This comes after other Linux powers such as SUSE Linux Enterprise Server (SLES) earlier this year.picked up using Docker to get more server application bang from the data center buck. In addition, SUSE itself adopted Docker for its
Henne Vogelsang, a SUSE developer, announced that "Docker containers for our latest openSUSE release, 13.1 are now available." The official openSUSE Docker containers are available on the Docker Hub.
While businesses love Docker because it enables them to place more server applications on the same hardware than virtualization allows, developers love it for another reason. As Vogelsang said, "Docker has been so successful because it makes it easy to harness the power of containers and at the same time it provides two important features: a developer oriented work flow to manage containers’ life cycle and a set of collaborative functionalities."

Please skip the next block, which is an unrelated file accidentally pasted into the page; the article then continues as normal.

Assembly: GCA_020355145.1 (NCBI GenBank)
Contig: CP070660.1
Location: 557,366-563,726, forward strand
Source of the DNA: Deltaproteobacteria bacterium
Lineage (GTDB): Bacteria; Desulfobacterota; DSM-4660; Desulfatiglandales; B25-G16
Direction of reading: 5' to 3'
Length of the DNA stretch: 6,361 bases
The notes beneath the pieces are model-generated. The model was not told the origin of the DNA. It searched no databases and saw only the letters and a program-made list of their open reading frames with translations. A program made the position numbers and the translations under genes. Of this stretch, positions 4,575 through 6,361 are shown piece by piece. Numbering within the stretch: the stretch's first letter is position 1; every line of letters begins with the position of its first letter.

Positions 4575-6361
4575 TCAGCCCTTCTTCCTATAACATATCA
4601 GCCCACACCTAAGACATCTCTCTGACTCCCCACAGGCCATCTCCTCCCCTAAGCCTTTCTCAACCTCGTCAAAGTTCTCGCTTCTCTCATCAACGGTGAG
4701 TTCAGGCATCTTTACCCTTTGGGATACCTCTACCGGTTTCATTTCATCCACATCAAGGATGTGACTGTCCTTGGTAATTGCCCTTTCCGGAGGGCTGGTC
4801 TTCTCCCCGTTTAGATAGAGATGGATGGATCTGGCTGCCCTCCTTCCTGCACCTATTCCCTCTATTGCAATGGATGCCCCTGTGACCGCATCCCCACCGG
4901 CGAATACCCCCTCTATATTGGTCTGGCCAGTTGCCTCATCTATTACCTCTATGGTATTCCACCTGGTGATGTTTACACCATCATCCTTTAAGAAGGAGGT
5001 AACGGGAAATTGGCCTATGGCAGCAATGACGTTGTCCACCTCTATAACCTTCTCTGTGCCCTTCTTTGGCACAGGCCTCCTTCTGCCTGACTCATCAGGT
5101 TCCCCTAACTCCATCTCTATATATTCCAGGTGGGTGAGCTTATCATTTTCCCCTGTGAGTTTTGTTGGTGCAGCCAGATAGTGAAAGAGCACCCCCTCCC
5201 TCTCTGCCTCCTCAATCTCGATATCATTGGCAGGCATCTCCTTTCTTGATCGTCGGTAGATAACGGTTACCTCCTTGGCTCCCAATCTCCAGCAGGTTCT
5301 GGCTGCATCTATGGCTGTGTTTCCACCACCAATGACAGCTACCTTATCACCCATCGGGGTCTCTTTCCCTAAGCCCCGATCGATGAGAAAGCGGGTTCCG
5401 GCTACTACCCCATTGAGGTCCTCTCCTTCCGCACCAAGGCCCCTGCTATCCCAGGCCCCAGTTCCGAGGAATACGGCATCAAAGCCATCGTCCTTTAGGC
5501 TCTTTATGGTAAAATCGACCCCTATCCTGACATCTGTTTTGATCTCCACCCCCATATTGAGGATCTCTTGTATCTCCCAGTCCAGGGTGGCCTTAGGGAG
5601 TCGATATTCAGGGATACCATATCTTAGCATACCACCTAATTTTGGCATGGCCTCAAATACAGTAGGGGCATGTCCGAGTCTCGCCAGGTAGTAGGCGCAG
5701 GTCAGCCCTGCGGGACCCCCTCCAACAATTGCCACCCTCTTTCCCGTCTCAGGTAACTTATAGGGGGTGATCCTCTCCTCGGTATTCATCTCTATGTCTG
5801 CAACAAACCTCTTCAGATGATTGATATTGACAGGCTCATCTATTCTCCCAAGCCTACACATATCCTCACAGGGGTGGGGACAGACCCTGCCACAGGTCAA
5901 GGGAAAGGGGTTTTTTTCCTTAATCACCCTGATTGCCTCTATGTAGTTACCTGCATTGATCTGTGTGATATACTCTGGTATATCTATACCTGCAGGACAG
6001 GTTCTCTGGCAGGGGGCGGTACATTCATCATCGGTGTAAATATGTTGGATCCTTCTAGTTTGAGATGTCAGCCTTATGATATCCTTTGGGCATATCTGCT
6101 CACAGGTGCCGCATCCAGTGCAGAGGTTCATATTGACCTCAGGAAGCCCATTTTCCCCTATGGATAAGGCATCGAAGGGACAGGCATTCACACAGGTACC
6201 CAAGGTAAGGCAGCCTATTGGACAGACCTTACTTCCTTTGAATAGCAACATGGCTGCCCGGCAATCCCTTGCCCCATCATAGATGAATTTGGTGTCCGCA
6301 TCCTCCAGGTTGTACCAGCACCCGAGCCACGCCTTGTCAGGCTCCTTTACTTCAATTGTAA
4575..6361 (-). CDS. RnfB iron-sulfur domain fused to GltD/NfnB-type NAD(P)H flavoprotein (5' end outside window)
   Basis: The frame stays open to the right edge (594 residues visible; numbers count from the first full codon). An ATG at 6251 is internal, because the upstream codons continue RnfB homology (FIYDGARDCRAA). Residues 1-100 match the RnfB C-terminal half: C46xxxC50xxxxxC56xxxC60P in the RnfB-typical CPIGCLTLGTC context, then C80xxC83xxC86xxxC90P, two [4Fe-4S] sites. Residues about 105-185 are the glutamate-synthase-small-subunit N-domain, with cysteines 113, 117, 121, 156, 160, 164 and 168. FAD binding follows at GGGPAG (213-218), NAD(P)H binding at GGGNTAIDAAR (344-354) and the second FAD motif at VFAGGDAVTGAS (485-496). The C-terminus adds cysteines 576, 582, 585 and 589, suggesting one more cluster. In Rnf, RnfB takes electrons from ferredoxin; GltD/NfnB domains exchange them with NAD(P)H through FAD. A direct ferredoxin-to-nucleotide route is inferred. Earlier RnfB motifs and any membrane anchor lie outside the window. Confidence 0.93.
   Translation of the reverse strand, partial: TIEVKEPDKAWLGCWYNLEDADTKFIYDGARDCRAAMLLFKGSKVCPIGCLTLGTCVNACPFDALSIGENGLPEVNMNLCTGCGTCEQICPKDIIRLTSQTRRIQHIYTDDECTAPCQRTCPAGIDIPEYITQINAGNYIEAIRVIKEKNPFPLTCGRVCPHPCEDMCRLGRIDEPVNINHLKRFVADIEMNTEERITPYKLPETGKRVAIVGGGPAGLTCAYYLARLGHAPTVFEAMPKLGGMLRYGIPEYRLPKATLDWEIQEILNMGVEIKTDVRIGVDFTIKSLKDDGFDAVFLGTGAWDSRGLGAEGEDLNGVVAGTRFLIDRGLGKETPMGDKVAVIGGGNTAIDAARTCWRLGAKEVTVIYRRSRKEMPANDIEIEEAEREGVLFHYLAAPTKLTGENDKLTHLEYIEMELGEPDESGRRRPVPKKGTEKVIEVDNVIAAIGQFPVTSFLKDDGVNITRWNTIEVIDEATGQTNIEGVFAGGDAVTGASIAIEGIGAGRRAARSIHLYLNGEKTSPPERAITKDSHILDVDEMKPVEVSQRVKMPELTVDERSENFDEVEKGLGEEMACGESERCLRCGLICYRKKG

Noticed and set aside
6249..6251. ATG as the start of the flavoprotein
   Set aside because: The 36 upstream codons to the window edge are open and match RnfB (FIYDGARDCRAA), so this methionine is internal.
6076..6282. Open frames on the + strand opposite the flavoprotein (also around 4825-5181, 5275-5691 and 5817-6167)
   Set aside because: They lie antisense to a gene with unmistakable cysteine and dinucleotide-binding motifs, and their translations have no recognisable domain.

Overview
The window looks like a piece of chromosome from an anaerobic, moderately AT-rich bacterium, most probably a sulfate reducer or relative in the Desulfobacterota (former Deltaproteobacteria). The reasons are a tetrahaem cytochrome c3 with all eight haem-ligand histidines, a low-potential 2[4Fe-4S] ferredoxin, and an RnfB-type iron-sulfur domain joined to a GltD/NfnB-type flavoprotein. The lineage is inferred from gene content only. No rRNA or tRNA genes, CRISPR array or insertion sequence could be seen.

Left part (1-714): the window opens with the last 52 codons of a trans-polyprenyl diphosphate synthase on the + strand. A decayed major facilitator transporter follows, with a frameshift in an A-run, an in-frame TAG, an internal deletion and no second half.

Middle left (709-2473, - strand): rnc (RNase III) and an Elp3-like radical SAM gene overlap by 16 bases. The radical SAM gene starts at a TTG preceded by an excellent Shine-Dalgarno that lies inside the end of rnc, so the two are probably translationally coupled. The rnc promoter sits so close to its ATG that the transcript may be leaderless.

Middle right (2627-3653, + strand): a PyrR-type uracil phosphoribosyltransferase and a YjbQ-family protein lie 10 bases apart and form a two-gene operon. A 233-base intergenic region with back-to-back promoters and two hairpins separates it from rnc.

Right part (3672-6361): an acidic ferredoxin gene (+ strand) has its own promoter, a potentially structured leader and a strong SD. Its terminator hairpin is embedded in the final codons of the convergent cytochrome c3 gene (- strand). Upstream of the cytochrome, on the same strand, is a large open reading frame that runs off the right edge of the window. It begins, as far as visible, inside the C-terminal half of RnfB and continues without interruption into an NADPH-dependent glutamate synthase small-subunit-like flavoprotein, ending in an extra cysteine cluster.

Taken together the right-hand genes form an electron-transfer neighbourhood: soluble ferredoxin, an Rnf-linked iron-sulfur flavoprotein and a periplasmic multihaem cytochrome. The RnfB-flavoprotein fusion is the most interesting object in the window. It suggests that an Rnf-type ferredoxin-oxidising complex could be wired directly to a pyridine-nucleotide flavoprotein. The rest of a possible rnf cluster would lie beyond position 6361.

He continued, "Managing Docker images shares analogies with version control systems used to track the evolution of source code. Containers are stored on a central repository. Users can download them using the 'pull' command. They can 'diff' a running container to see which changes have been made. They can fork containers and 'push' their derived work back to the Docker Hub."
This is indeed a lot like a VCS. Unlike a normal VCS, which is all about a project's specific code, Docker images contain everything — the application and its libraries — that a user needs to run an application on any supported platform.
Much of the credit for openSUSE supporting Docker must go to Flavio Castelli, a SUSE software engineer who worked hard on bringing the popular container technology to this Linux distribution.